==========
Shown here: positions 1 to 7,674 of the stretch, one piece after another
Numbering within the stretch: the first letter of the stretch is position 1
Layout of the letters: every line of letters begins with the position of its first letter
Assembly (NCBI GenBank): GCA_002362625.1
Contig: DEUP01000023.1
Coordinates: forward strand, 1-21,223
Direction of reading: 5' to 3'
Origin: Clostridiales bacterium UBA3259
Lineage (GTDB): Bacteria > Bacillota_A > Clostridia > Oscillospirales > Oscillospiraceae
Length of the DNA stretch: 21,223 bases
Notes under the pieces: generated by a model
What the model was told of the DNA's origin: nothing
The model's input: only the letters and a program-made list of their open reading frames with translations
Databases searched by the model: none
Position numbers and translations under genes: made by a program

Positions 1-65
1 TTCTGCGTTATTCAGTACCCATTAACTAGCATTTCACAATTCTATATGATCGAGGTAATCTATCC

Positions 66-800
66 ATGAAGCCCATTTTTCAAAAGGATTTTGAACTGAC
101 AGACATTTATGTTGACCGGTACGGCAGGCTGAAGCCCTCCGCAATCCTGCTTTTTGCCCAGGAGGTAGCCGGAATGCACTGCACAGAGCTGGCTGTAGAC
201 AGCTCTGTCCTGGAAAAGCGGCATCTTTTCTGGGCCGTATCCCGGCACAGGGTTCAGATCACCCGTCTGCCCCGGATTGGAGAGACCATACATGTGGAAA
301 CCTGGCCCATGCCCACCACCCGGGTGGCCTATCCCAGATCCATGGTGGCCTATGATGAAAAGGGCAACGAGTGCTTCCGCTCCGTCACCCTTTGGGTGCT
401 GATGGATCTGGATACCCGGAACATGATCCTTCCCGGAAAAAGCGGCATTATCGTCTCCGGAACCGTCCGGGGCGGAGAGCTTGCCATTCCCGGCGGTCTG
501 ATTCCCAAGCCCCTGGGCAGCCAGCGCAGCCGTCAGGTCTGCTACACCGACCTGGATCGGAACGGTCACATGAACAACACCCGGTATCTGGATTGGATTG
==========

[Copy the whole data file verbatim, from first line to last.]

Shown here: positions 1 to 7,674 of the stretch, one piece after another
Numbering within the stretch: the first letter of the stretch is position 1
Layout of the letters: every line of letters begins with the position of its first letter
Assembly (NCBI GenBank): GCA_002362625.1
Contig: DEUP01000023.1
Coordinates: forward strand, 1-21,223
Direction of reading: 5' to 3'
Origin: Clostridiales bacterium UBA3259
Lineage (GTDB): Bacteria > Bacillota_A > Clostridia > Oscillospirales > Oscillospiraceae
Length of the DNA stretch: 21,223 bases
Notes under the pieces: generated by a model
What the model was told of the DNA's origin: nothing
The model's input: only the letters and a program-made list of their open reading frames with translations
Databases searched by the model: none
Position numbers and translations under genes: made by a program

Positions 1-65
1 TTCTGCGTTATTCAGTACCCATTAACTAGCATTTCACAATTCTATATGATCGAGGTAATCTATCC

Positions 66-800
66 ATGAAGCCCATTTTTCAAAAGGATTTTGAACTGAC
101 AGACATTTATGTTGACCGGTACGGCAGGCTGAAGCCCTCCGCAATCCTGCTTTTTGCCCAGGAGGTAGCCGGAATGCACTGCACAGAGCTGGCTGTAGAC
201 AGCTCTGTCCTGGAAAAGCGGCATCTTTTCTGGGCCGTATCCCGGCACAGGGTTCAGATCACCCGTCTGCCCCGGATTGGAGAGACCATACATGTGGAAA
301 CCTGGCCCATGCCCACCACCCGGGTGGCCTATCCCAGATCCATGGTGGCCTATGATGAAAAGGGCAACGAGTGCTTCCGCTCCGTCACCCTTTGGGTGCT
401 GATGGATCTGGATACCCGGAACATGATCCTTCCCGGAAAAAGCGGCATTATCGTCTCCGGAACCGTCCGGGGCGGAGAGCTTGCCATTCCCGGCGGTCTG
501 ATTCCCAAGCCCCTGGGCAGCCAGCGCAGCCGTCAGGTCTGCTACACCGACCTGGATCGGAACGGTCACATGAACAACACCCGGTATCTGGATTGGATTG